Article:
GAO’s reports and testimonies give Congress, federal agencies, and the public timely, fact-based, non-partisan information that can improve government operations and save taxpayers billions of dollars.
What GAO Found Congress and the executive branch have taken numerous actions to address key issues the Acquisition Advisory Panel (Panel) identified in its 2007 report, but these actions have not eliminated some enduring challenges.
Fiscal year 2005 marked the second year that executive agencies were required to report improper payment information under the Improper Payments Information Act of 2002 (IPIA). The ultimate goal is to minimize such payments because, as a practical matter, they cannot be entirely eliminated.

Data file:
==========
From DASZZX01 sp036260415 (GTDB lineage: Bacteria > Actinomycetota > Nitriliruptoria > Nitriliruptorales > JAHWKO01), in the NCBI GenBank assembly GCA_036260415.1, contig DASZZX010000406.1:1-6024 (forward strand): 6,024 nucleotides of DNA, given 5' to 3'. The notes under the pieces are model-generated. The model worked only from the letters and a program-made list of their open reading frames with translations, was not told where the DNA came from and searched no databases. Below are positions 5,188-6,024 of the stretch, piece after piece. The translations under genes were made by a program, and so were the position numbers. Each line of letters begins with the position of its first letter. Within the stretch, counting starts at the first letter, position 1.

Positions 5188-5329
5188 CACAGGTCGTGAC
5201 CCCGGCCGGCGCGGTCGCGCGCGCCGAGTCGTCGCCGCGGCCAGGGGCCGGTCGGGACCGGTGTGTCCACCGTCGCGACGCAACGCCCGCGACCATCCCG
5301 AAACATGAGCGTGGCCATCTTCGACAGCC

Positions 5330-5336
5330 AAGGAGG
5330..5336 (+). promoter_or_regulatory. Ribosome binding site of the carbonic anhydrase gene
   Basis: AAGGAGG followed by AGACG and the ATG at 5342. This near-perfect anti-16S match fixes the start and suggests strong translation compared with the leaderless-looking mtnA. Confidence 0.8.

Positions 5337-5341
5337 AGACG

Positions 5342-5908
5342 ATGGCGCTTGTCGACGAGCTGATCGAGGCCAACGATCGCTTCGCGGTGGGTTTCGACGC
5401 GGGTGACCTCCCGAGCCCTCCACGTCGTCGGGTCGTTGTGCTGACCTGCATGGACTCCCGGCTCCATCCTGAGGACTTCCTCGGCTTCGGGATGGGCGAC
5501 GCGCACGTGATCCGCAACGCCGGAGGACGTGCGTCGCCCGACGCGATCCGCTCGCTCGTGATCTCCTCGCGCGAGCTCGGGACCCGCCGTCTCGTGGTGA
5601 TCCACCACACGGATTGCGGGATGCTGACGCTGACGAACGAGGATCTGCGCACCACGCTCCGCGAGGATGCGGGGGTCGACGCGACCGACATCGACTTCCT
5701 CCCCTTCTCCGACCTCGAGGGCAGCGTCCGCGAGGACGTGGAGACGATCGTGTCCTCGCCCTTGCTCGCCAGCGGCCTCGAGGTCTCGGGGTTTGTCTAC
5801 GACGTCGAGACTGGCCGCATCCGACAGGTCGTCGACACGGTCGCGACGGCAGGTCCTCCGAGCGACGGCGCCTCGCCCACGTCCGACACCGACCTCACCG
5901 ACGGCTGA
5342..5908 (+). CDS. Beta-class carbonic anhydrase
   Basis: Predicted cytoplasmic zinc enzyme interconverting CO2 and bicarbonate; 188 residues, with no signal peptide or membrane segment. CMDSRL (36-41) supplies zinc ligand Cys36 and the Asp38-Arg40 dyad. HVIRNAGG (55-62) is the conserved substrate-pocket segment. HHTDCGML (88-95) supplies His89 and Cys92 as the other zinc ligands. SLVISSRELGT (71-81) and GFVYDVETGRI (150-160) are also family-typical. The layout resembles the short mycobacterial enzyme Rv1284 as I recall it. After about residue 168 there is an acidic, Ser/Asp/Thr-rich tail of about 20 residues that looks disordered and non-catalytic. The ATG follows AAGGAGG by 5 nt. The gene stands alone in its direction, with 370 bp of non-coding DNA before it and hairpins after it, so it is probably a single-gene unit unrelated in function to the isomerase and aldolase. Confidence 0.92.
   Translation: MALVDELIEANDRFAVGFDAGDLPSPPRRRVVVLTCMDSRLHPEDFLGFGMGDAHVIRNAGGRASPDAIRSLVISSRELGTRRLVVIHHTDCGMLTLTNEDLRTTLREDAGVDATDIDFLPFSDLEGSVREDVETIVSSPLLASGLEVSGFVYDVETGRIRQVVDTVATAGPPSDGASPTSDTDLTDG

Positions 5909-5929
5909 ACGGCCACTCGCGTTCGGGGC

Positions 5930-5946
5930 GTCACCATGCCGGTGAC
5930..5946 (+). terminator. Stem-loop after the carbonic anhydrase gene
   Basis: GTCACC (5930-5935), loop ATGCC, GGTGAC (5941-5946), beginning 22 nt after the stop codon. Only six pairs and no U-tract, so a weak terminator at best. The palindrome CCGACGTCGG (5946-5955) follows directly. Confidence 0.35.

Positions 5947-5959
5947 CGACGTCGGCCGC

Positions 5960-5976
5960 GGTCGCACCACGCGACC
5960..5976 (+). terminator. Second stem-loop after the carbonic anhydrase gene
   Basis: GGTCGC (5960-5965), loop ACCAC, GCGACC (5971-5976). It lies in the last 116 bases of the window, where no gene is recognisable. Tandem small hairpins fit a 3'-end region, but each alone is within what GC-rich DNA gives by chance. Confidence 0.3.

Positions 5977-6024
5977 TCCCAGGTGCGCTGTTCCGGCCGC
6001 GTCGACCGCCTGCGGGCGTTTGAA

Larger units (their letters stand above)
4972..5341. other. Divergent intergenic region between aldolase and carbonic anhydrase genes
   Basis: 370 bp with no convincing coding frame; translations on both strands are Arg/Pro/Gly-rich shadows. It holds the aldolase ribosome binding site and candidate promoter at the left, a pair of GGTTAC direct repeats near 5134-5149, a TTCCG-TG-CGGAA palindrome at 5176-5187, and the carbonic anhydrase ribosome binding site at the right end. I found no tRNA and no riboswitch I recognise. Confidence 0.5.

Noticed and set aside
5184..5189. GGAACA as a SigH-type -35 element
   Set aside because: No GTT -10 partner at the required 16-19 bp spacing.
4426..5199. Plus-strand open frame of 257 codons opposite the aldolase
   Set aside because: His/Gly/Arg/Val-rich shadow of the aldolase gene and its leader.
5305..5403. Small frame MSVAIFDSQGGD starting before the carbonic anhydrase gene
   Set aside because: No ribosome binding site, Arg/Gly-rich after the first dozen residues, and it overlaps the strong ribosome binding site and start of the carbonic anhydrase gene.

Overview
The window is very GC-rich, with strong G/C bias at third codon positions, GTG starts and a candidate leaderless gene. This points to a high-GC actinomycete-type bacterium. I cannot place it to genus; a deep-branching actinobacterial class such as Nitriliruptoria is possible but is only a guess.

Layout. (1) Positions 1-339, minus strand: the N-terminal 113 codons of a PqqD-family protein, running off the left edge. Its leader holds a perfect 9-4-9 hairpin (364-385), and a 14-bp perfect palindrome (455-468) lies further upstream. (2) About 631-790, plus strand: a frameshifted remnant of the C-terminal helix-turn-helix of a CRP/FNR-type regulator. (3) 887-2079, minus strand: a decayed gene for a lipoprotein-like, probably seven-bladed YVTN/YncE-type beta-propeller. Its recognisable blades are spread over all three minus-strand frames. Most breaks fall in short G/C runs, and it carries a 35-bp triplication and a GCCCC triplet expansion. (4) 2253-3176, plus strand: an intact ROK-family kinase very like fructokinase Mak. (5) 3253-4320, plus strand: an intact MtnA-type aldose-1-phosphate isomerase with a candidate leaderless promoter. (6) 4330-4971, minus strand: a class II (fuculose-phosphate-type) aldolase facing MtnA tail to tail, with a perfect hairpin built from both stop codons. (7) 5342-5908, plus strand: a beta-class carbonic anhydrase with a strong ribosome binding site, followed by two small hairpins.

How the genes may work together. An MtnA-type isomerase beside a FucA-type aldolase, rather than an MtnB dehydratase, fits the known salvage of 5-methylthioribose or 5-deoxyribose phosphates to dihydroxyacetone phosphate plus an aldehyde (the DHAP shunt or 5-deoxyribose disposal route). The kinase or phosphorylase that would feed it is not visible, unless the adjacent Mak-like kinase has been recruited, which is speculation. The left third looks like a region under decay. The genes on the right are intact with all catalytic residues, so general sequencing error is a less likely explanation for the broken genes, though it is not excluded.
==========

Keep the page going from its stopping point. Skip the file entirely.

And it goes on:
The government's senior executives need to lead the way in transforming their agencies' cultures. Credible performance management systems--those that align individual, team, and unit performance with organizational results--can help manage and direct this process.
The Secretary of the Treasury, in coordination with the Director of the Office of Management and Budget (OMB), is required to annually prepare and submit audited financial statements of the U.S. government to the President and the Congress.
In fiscal year 2004 federal spending on service contracts grew to over $189 billion governmentwide. This growth, along with cuts in the acquisition workforce and increases in high-dollar procurement actions, creates a challenging environment.
In May 2003, the Office of Management and Budget (OMB) released a revised Circular A-76, which represents a comprehensive set of changes to the rules governing competitive sourcing--one of five governmentwide items in the President's Management Agenda.
GAO analyzed federal government budget practices in order to produce a framework for agency budget practices that can guide an agency toward incorporating performance information into the budget process.